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Cathie Wood Is Heating Up Wall Street’s Exotic Bond Business

Lenders have issued about 50 structured products tied to Ark’s ETFs in the past three months, according to SEC filings.

(Bloomberg) -- Cathie Wood is lighting fires across every industry from artificial intelligence to intergalactic exploration. Another exotic business that’s booming thanks to her magic touch: structured products on Wall Street.

Big banks like JPMorgan Chase & Co. and Morgan Stanley are busy packaging up exchange-traded funds from Wood’s Ark Investment Management into equity-linked notes.

Issuance of these derivatives-powered trades has jumped from effectively nothing three months ago to $100 million today, as high net worth investors seek new ways to ride the tech bull run. While it’s tiny amount in bond-market terms, it’s a significant chunk in the market for structured notes.

In the process, banks are enjoying lucrative fees, by adding distribution expenses and structuring costs onto ETFs that are already relatively expensive by industry standards.

The lure for investors? The chance to turbocharge Ark’s performance -- among the best in the U.S. last year -- or to hedge stocks at records.

“Ark is the center of the investment universe right now,” said Nate Geraci, president of the ETF Store, an advisory firm. “This is an opportunistic way for other asset managers to ride Cathie Wood’s coattails and capitalize on the insatiable demand for and marketability of the Ark ETF lineup.”

Lenders have issued about 50 structured products tied to Ark’s ETFs in the past three months, according to filings with the U.S. Securities and Exchange Commission. JPMorgan and Morgan Stanley are the most prolific with around 30 and 10 notes, respectively.

Wood is the CEO and founder of Ark, whose ETFs have attracted billions, vaulting her to celebrity and even inspiring a line of merchandise.

A spokesperson for JPMorgan declined to comment, while Morgan Stanley representatives didn’t respond to a request for comment.

Structured notes are debt securities that use derivatives to provide exposure to an underlying asset, like a basket of stocks or an ETF. While they can offer eye-popping coupons or leverage, they also charge high fees and can be difficult to exit.

Wall Street sold some $70 billion of the securities last year, according to data provider Structured Products Intelligence.

Buyers include Dan Clifford of Princeton, New Jersey, who commissioned his first $1.05 million note tied to three Ark ETFs in October.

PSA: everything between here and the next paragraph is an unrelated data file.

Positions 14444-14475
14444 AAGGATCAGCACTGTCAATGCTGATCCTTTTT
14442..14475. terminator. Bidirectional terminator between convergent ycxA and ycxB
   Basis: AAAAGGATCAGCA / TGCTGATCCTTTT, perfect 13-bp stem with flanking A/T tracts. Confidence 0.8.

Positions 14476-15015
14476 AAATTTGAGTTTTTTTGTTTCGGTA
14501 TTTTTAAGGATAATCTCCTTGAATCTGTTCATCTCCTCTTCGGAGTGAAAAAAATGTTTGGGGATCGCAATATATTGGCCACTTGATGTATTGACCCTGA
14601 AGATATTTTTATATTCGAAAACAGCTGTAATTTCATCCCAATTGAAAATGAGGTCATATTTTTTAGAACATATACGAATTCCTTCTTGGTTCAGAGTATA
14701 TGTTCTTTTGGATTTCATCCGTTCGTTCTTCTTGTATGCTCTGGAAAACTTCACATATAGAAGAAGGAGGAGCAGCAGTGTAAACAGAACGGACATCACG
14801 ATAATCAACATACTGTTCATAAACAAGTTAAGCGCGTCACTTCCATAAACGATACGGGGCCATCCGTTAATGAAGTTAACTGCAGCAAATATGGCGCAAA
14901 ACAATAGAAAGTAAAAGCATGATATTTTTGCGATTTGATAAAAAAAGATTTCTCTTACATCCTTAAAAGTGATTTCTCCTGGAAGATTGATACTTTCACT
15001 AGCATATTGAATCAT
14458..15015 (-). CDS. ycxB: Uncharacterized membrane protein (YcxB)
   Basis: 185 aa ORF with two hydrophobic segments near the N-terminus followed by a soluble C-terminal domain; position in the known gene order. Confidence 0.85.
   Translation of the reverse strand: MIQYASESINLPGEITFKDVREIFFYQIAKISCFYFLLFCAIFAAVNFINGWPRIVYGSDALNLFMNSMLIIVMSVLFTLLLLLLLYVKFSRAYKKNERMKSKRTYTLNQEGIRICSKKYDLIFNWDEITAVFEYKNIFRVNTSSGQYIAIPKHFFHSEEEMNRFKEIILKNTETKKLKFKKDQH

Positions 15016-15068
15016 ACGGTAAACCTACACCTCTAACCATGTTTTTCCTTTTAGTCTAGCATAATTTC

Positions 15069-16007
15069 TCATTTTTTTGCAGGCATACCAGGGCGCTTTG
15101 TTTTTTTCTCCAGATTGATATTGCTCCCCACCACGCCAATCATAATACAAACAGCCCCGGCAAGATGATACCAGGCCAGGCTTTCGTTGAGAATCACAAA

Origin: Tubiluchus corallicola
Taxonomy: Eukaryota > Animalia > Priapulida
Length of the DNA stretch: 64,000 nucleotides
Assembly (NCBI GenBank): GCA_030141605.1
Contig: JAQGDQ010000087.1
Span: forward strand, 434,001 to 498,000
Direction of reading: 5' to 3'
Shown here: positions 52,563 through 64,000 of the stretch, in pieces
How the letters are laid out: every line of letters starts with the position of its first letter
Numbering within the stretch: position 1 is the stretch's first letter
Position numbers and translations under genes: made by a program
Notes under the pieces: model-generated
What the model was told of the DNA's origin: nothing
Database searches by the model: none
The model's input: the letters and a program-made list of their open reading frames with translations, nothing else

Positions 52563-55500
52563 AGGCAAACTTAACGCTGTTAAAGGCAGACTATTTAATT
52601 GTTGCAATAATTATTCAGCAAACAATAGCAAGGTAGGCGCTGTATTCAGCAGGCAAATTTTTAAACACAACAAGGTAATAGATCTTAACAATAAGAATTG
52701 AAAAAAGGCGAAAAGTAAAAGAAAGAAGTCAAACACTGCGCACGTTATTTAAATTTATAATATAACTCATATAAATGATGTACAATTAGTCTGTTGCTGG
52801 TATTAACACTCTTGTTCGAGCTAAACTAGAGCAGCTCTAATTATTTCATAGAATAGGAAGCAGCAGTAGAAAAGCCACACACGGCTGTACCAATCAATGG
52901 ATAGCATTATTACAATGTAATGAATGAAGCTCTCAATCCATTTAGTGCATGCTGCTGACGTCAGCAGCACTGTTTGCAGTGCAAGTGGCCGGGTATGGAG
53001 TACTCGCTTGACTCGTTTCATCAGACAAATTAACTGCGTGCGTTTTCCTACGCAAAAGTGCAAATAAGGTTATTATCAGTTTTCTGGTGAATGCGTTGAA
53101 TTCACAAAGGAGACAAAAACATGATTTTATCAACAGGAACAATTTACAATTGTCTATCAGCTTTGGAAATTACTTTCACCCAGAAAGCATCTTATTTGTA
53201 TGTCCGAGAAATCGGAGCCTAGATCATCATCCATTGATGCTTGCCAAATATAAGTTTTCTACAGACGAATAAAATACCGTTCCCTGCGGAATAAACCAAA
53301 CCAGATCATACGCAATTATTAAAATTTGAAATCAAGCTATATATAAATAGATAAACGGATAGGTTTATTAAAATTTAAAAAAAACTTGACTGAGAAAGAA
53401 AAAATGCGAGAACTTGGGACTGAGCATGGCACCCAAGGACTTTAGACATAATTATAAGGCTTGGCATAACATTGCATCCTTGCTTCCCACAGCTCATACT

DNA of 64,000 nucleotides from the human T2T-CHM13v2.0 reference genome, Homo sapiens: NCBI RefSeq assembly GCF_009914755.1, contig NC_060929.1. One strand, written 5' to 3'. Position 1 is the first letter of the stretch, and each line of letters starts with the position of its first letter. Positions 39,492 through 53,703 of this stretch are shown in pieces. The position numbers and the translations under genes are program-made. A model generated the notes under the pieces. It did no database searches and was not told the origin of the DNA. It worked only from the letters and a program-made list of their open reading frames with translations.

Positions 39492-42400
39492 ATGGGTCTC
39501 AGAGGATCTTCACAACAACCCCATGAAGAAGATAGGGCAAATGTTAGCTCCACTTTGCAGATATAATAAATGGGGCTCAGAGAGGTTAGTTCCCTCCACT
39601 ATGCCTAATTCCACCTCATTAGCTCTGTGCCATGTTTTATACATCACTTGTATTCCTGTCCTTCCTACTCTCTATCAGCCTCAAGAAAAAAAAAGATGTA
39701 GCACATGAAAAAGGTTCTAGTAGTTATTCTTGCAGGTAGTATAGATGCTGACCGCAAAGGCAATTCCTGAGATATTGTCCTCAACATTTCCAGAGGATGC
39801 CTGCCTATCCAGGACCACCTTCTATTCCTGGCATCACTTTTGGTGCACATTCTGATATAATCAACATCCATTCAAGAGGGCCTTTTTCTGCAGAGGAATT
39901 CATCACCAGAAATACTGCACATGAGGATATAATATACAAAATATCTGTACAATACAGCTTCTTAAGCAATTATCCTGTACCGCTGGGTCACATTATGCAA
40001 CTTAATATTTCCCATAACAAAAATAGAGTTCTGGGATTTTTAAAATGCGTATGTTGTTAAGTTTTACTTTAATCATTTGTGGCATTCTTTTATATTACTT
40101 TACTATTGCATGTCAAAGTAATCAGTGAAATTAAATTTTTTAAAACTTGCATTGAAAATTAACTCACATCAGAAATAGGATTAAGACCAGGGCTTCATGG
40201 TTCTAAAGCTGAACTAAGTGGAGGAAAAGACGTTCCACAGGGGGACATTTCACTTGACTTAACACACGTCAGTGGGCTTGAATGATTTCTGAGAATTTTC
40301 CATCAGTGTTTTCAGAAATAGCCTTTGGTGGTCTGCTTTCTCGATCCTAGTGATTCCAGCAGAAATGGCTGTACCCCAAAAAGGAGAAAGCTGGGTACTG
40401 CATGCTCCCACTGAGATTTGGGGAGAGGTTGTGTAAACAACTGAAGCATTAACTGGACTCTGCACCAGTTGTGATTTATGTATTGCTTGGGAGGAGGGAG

“Ark’s holdings don’t resemble any major index and are not static,” said the senior portfolio manager at White Knight Strategic Wealth Advisors LLC. “These are the main features that attracted us to their ETFs and gives us confidence that they will continue to provide stellar returns.”

Clifford’s three-year security, which was created for him by BNP Paribas SA, works like this: On the note’s maturity date in 2023, investors receive 1.75 times the performance of the worst-performing of three Ark ETFs. But if any of the ETFs drop more than 20%, the noteholder participates fully in those losses.

Things are looking good for Clifford so far. The Ark Innovation ETF (ticker ARKK) is up 23% this year alone after a 149% gain in 2020. The Ark Genomic Revolution product (ARKG) and the Ark Next Generation Internet fund (ARKW) are both up more than 20% year-to-date.

There are concerns that Ark can’t keep this up, of course. Wood’s investments are technology-focused, and the sector is trading at historically high valuations. Her incredible popularity -- Ark assets surpassed $50 billion last week -- makes it increasingly difficult to deploy cash efficiently. The firm is also heavily exposed to volatile assets like Bitcoin and Tesla Inc.

Reflecting that, Ark funds are seeing an uptick in bearish bets. A record 1.9% of shares in ARKK were sold short last week, according to data from IHS Markit Ltd., although this has since fallen slightly.

Many of the outstanding Ark-linked notes follow a similar structure to Clifford’s, but some are more defensive, offering a coupon and protection against losses in exchange for forgoing upside in the ETFs.

Clifford says he’s been “quite happy” with the performance of his notes so far, though concedes that 2020 was the perfect environment for them. He’s not in a rush to do more, and would consider buying a more defensive security.

“I am slightly concerned about the influx of new assets to Ark and their ability to continue to find new ideas with so much incoming cash,” he said.

--With assistance from Claire Ballentine.

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